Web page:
These types of dams are especially built to fight against floods by collecting the excessive river water from overflowing. Detention dams are very common in flood prone areas. These dams collect flood water, and channel it to different destinations to prevent overflowing. 

No dams have only one purpose, this type of dams is also no different. Beside controlling floods, Detention dams are used to store water for irrigation facilities, or fishing. These dams usually release the stored water gradually.

Built on the Mahanadi River, Hirakud dam is the longest Detention dam in India. It has a total length of 4.8 km. It was constructed in 1936, after a devastating flood happened in the state of Orisha.

Rockfill Dams

Tehri dam is a great example of rockfill dams in India.

Rockfill dams are commonly built from dumped and compacted rock fills. Therefore, these dams are appropriate at locations where suitable rocks can be found from nearby areas. 

These dams are very suitable at locations, where concrete dams can not be made for the lack of a strong foundation. Also Rockfill dams can be constructed with low skilled labour. These dams can be very tall, because of their higher strength.

Built on the Bhagirathi river, the Tehri dam in Uttarakhand is a great example of rockfill dams. It comes under the list of tallest dams in India. It’s 855 ft high, and 1,886 ft wide. The dam is now used for withholding a reservoir for irrigation, drinking water, and the generation of 1,000 megawatts of hydro-powered electricity.

Arch Dams

Idukki dam is a great example of Arch dam in India.

Arch dams are a type of curved shaped concrete dam. These dams are constructed where river valleys are formed. The curved rounded shape of these dams help bear the immense water pressure. These dams are thinner than other types of dams, and mostly built with concrete.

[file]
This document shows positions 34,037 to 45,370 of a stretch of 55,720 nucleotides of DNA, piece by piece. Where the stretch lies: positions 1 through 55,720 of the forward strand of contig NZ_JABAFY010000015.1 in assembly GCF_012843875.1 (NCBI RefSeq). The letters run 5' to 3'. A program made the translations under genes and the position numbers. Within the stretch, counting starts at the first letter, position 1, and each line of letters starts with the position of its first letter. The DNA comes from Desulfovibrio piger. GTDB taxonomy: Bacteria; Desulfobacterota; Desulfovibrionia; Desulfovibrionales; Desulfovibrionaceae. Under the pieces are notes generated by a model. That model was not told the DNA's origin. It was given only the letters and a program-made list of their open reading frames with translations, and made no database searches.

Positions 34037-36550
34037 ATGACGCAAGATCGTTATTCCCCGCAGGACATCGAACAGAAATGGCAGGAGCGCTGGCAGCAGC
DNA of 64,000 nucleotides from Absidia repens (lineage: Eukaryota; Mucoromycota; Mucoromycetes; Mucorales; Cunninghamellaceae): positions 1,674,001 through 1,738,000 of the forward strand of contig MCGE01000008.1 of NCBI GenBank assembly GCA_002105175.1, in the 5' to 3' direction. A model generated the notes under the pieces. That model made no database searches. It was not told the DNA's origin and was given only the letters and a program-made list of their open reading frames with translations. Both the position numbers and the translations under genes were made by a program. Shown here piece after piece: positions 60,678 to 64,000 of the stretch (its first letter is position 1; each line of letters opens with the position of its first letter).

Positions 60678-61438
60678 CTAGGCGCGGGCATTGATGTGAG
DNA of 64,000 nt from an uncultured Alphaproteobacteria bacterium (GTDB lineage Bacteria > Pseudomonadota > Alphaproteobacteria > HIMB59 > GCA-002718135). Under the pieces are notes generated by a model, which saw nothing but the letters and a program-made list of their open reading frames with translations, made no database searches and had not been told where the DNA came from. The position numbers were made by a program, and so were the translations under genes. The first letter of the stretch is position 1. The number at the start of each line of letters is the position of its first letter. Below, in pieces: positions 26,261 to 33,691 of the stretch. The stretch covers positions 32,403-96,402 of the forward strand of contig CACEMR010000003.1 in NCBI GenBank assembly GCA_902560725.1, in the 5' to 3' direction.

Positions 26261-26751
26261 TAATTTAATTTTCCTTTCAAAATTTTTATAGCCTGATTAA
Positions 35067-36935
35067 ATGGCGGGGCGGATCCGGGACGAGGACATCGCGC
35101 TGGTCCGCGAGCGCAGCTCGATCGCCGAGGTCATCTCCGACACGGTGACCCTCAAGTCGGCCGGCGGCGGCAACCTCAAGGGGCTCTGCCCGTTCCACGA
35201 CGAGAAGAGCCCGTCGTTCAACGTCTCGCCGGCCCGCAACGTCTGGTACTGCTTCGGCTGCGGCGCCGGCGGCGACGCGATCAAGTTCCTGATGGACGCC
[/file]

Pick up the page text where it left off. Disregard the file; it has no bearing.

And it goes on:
For their U-shaped design, the balance of the water load is transferred to the foundation by cantilever action. However, these dams require strong foundations on both sides of the “U” curve to resist the force.

Idukki dam is a great example of Arch dam in India. It is built across the Periyar river in a narrow gorge between two granite hills. This dam is a double curvature Arch dam and located in Kerala, India. The dam supports a 780 megawatts hydro-electric power station, which is owned by the Kerala State Electricity Board.

Gravity Dams

Bhakra-Nangal-Dam – Himachal-Pradesh
Bhakra dam is a great example of concrete gravity dam in India.

Gravity dam is one type of dam, built to hold back water by only using the weight and strength of the materials that they are constructed of. The dam uses the resistance of the constructed material against the foundation to oppose the horizontal pressure of water pushing against it.

This type of dam requires a stiff rock foundation to bear the high water pressure. Although concrete and cement are also used as a binding agent to increase the bearing strength of the structure.

Bhakra dam is a great example of concrete gravity dam in India. It’s constructed on the Sutlej river in Bilaspur, Himachal Pradesh. This gravity dam is the third largest reservoir in India. In terms of water storing capacity, the dam can hold up to 9.34 billion cubic metres of water.

Masonry Dams

Nagarjuna-Sagar-Dam in Andhra-Pradesh
Nagarjuna Sagar Dam is the largest masonry dam in India.

These types of dams are built with the help of masonry of bricks and stone blocks, sometimes also with mortar to bind the stones. These dams are usually seen with a large and wide foundation, if compared to other dams. Masonry dams directly fall under the category of Gravity dam or Arch-gravity dams.

Located in Andhra Pradesh, the Nagarjuna Sagar Dam is the largest masonry dam in the world. The dam is constructed on the Krishna river. The dam has a capacity of holding 11.47 billion cubic meters of water. Its scenic beauty and religious importance make the dam one of the most popular tourist destinations in India.